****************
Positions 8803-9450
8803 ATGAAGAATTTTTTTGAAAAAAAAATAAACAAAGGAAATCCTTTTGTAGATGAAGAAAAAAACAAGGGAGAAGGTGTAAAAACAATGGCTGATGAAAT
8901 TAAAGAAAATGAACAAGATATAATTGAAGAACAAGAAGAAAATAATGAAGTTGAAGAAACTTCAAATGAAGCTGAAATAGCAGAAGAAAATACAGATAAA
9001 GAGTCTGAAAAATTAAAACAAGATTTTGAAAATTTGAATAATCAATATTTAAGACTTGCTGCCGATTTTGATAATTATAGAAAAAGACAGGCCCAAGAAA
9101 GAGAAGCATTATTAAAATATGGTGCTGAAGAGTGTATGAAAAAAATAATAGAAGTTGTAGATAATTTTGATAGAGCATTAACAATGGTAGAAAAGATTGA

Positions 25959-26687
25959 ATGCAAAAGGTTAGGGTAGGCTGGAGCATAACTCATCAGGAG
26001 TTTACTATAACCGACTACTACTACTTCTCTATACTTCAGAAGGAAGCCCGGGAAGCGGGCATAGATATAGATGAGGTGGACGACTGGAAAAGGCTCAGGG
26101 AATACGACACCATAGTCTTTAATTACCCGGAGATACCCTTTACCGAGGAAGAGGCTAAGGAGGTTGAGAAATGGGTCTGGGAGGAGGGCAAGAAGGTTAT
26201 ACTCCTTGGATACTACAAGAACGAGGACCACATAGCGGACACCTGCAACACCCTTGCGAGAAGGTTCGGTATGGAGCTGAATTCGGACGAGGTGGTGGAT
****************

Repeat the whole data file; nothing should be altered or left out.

Positions 8803-9450
8803 ATGAAGAATTTTTTTGAAAAAAAAATAAACAAAGGAAATCCTTTTGTAGATGAAGAAAAAAACAAGGGAGAAGGTGTAAAAACAATGGCTGATGAAAT
8901 TAAAGAAAATGAACAAGATATAATTGAAGAACAAGAAGAAAATAATGAAGTTGAAGAAACTTCAAATGAAGCTGAAATAGCAGAAGAAAATACAGATAAA
9001 GAGTCTGAAAAATTAAAACAAGATTTTGAAAATTTGAATAATCAATATTTAAGACTTGCTGCCGATTTTGATAATTATAGAAAAAGACAGGCCCAAGAAA
9101 GAGAAGCATTATTAAAATATGGTGCTGAAGAGTGTATGAAAAAAATAATAGAAGTTGTAGATAATTTTGATAGAGCATTAACAATGGTAGAAAAGATTGA

Positions 25959-26687
25959 ATGCAAAAGGTTAGGGTAGGCTGGAGCATAACTCATCAGGAG
26001 TTTACTATAACCGACTACTACTACTTCTCTATACTTCAGAAGGAAGCCCGGGAAGCGGGCATAGATATAGATGAGGTGGACGACTGGAAAAGGCTCAGGG
26101 AATACGACACCATAGTCTTTAATTACCCGGAGATACCCTTTACCGAGGAAGAGGCTAAGGAGGTTGAGAAATGGGTCTGGGAGGAGGGCAAGAAGGTTAT
26201 ACTCCTTGGATACTACAAGAACGAGGACCACATAGCGGACACCTGCAACACCCTTGCGAGAAGGTTCGGTATGGAGCTGAATTCGGACGAGGTGGTGGAT